The Director of Music and organist is Christopher Johnson.[12] Past organists at the Riverside Church include Virgil Fox (1946–1965), Frederick Swann (1957–1982), John Walker (1979–1992), and Timothy Smith (1992–2008).[13] Several recordings of the organ and Riverside Choir have been released. The church offers a popular summer organ concert series on Tuesday nights in July and August.[12]


In the Riverside Church hang three paintings by Heinrich Hofmann which were purchased by John D. Rockefeller, Jr.: Christ in the Temple (1871), Christ and the Young Rich Man (1889), and Christ in Gethsemane (1890). Stained glass for the apse was created by Harry Wright Goodhue.

The church contains statues of a number of science personalities including Pythagoras, Euclid, Archimedes, Galileo, Kepler, Newton, Faraday, Darwin, Pasteur and Einstein.[14]

Notable speakersEdit

Martin Luther King Jr. voiced his opposition to the Vietnam War at Riverside on April 4, 1967 (the same day he was killed the following year) in his Beyond Vietnam: A Time to Break Silence, also known as the Riverside Church speech.[15] The Rev. Jesse Jackson gave the eulogy at Jackie Robinson's funeral service in 1972. Bill Clinton spoke at Riverside Church on August 29, 2004.[16]Secretary-General of the United Nations Kofi Annan spoke there after the September 11, 2001 attacks. Cesar Chavez, Desmond Tutu, Fidel Castro, Arundhati Roy and Nelson Mandela have all spoken at Riverside Church. Other past speakers include such theological superstars as Paul Tillich, Reinhold Niebuhr and Dietrich Bonhoeffer, a German who was instrumental in the Christian resistance against the Third Reich, and Channing E. Phillips, a leader in the Civil Rights Movement and the first African American to receive votes as a presidential nominee at a Democratic National Convention. Rev. Dr. C. Welton Gaddy President of Interfaith Alliance of Washington, DC.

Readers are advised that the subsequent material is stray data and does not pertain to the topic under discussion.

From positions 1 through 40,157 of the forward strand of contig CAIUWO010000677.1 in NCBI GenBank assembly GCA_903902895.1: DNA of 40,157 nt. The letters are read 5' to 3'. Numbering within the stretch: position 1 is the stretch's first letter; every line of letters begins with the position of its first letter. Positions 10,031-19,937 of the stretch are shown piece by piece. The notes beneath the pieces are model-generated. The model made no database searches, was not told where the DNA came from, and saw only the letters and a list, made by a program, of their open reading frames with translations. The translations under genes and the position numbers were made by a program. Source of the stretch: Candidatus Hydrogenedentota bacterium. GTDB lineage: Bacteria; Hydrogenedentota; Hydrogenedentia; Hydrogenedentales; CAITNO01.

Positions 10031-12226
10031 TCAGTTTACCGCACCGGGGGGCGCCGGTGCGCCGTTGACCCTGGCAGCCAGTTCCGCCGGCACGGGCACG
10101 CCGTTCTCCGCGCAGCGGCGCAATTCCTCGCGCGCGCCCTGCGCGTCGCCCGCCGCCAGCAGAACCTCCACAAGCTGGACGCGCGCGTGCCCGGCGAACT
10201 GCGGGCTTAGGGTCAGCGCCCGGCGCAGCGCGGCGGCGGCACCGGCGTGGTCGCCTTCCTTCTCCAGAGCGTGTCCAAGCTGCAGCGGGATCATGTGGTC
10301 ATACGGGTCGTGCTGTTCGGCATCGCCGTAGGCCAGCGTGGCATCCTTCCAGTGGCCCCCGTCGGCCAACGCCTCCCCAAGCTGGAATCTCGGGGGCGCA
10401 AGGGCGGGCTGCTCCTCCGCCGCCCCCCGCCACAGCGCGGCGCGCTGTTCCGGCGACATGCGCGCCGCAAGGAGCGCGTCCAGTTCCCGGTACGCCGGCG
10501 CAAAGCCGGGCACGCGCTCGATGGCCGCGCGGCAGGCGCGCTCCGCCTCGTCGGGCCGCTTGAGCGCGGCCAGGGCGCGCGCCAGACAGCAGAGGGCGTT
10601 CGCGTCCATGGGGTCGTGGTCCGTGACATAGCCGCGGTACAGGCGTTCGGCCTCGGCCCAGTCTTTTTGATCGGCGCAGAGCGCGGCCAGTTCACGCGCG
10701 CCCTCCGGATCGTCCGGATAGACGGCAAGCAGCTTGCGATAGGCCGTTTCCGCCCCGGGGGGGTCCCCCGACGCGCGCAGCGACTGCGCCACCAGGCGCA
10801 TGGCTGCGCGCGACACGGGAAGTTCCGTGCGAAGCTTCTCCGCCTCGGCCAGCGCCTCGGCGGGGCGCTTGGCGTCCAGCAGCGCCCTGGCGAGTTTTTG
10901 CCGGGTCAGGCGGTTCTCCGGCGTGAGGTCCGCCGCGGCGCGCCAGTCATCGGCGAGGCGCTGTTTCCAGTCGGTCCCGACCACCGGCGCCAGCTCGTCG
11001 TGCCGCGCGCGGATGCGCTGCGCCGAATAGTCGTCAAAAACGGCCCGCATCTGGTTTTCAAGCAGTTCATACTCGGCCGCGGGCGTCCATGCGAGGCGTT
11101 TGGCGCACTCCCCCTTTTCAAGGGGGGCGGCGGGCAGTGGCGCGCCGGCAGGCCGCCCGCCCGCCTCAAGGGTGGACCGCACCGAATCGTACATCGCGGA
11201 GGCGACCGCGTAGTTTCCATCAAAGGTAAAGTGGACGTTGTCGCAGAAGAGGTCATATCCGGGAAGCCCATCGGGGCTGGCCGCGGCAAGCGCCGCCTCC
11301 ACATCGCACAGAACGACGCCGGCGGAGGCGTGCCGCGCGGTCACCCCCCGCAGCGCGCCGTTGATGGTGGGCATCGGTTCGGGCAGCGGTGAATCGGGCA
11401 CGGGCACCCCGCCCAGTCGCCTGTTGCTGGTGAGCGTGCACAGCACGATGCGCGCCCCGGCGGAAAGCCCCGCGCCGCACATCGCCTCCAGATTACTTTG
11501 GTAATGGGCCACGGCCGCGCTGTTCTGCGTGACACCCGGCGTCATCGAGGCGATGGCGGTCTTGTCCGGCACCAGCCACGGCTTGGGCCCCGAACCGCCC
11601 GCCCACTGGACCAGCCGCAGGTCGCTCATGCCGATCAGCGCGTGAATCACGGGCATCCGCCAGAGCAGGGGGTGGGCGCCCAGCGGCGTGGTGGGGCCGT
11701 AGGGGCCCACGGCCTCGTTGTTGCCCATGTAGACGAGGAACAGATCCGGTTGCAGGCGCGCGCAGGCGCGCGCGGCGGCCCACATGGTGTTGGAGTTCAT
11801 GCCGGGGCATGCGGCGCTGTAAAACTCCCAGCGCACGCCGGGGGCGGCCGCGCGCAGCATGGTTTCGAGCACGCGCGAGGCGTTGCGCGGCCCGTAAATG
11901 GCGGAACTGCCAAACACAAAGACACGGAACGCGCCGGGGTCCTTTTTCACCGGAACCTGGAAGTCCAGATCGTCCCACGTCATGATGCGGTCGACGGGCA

On January 15, 2012, a commemoration celebration for Martin Luther King Jr. took place at the Riverside Church, which included appearances by Patti Smith and Yoko Ono.

Social services and ministriesEdit

Riverside's Pride Parade Float

Riverside Church provides various social services, including a food bank, barber training, clothing distribution, a shower project, and confidential HIV tests and HIV counseling."[17]


Riverside's HIV-AIDS ministry hosts a quarterly Spiritual HIV Support Forum and participates in on-site HIV Testing, Counseling and Referral programs. They collaborate with AIDS Service Center NYC Spiritual Outreach Services Program, Conscious Contact New York HIV Ministry Technical Assistance Program and United Church of Christ HIV/AIDS National HIV/AIDS Faith Partnership. The ministry is also involved in HIV-AIDS issues in Africa, East Asia, South Asia, Latin America, the Caribbean, the Middle East, and Europe."[18]